Archive for July, 2012

I saw this movie a couple of weeks ago, and my take was well within the depressing consensus: not great. It wasn’t terrible, either, which is also kind of a slap (something biblical about spewing thee forth from my mouth comes to mind).  It looked good, but we are at a stage of FX technology where there’s no excuse for not looking good.  (The last movie I saw that left me muttering “looked fake” was I Am Legend, and that was from 2007). The leads are attractive and charismatic and good actors. The supporting cast had an impeccable pedigree. But look, we’ve seen it before.  It felt like attending your third child’s first grade Christmas pageant. I wouldn’t try to make a qualitative comparison between Cliff Robertson and Martin Sheen, but c’mon.  One of these guys has anchored himself in our minds as Uncle Ben and one comes off as the understudy.

Could TASM have been great?  I say yes. See the above factors and add a script that isn’t a retread.  It’s not like there aren’t options. Readers have seen Peter Parker as a high school student, a college student, a struggling freelance photographer, and a high school teacher.  He’s had a blonde girlfriend, a red-haired girlfriend, a brunette girlfriend (played by Elizabeth Banks in the Raimi films — a wasted chance), a villain girlfriend and a superhero girlfriend. He’s been in space and other dimensions, fought wizards and mythological monsters and criminals and other superheroes. What am I getting at?  A Spider-man movie can be completely faithful to the comics and still be about SOMETHING ELSE besides the origin story.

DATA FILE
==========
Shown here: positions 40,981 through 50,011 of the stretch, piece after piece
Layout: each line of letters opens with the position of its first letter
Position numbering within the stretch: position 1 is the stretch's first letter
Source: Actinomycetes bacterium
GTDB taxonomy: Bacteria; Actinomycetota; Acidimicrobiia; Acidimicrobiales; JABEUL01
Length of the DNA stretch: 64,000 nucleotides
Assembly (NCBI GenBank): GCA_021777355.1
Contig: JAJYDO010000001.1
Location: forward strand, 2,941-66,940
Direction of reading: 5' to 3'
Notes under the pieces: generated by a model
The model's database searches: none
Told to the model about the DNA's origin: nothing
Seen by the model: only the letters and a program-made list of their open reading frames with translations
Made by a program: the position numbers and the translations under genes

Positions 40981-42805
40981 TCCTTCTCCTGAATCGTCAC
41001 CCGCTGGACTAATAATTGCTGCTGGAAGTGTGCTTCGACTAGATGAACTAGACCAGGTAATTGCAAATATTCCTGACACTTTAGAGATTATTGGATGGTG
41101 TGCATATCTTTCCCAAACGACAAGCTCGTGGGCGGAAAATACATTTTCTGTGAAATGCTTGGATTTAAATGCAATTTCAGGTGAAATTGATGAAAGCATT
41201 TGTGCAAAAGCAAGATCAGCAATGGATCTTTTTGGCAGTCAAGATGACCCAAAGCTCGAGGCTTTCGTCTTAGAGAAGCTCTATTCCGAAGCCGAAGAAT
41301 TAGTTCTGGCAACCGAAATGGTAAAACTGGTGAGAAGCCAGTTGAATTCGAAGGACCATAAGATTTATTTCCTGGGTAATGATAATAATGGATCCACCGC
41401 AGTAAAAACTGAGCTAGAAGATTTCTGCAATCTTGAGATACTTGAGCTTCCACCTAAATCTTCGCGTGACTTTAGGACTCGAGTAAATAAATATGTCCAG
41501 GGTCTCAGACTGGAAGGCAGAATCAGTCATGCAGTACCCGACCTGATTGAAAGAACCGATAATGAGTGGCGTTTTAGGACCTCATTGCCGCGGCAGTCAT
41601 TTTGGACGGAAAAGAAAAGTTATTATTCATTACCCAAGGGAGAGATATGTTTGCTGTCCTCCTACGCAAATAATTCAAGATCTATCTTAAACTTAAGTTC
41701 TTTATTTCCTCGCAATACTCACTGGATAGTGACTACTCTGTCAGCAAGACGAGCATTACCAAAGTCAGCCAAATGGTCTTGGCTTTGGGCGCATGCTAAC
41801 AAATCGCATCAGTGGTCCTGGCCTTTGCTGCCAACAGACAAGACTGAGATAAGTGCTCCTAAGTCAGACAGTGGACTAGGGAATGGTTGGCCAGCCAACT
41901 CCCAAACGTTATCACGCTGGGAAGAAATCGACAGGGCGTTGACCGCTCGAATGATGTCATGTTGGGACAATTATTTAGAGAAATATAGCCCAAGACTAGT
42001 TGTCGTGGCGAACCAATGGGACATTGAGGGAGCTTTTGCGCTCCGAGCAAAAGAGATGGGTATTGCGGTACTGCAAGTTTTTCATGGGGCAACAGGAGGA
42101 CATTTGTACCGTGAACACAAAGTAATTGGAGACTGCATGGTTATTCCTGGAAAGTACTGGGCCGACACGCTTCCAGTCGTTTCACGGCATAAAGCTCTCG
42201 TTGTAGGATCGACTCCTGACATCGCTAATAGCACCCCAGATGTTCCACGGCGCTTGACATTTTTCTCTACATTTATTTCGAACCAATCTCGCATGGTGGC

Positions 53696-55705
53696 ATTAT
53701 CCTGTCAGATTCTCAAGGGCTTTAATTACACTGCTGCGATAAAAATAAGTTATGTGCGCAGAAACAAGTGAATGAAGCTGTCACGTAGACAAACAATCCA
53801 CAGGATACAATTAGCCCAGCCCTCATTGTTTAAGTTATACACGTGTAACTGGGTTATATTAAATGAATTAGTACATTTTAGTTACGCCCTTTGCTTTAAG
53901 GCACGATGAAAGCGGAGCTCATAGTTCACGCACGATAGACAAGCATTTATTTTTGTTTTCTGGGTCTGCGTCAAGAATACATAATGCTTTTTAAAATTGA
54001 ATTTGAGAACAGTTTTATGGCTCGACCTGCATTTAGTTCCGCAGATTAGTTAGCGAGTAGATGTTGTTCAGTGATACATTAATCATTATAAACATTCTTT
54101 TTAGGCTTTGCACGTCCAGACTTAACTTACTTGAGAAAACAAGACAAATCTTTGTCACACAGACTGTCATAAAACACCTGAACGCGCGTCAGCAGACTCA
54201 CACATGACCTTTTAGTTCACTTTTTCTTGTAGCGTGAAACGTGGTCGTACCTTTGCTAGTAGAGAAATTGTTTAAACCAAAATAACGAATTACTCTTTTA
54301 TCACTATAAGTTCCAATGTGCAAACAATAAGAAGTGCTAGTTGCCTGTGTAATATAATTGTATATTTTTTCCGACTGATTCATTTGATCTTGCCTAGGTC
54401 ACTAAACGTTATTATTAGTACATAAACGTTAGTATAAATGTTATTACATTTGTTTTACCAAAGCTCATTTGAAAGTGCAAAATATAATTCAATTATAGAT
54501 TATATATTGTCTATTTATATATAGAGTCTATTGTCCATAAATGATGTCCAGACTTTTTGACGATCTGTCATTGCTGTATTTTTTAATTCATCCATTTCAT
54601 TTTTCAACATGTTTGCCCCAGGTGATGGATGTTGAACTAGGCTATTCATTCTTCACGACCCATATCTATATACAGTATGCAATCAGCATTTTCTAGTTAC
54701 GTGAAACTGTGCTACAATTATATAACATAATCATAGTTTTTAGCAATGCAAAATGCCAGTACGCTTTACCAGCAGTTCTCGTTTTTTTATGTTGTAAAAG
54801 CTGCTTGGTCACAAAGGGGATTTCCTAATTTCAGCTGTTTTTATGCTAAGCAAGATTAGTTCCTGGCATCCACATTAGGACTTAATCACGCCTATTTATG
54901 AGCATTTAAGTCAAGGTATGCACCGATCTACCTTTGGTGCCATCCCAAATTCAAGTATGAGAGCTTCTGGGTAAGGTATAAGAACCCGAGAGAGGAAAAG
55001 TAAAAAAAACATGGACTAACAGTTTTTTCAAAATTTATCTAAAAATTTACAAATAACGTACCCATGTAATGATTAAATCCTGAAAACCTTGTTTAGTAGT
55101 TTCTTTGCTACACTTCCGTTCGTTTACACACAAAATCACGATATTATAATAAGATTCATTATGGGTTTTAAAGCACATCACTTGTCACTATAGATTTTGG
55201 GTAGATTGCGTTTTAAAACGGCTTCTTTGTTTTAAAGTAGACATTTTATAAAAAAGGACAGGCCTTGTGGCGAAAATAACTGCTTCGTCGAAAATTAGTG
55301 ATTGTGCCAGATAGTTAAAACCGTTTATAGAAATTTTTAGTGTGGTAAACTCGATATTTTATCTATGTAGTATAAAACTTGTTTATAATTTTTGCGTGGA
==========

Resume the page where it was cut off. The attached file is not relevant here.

Just set us, the viewers, down in Marvel’s New York.  Show us a headline that says that Spidey has been in business for several years.  Then: a child is in danger!  Spidey swoops in and saves him in spectatular fashion that shows off the expensive effects and also demonstrate that his webs come from mechanical devices and not whatever they were in the Raimi films.  Then, the kid and Spidey have a conversation about why he’s a superhero. Spider-man explains — intercut with some video — that one time he didn’t help, and someone suffered. BOOM, origin story out of the way.

Spidey/Peter says, “oh no, I’m late for class” and web-swings off in a big hurry.  He does, in fact arrive embarrassingly late and rumpled for a high-school class — where he is the TEACHER.  BOOM, expectations upended, but the viewers are placed exactly where we need to be.  Then — whatever!  Literally whatever. He fights aliens, wizards, etc. But Peter is in a different phase of his life.  He’s married, he has students and fellow teachers to bounce off of/rescue, WHATEVER.


[I really like Emma Stone!]


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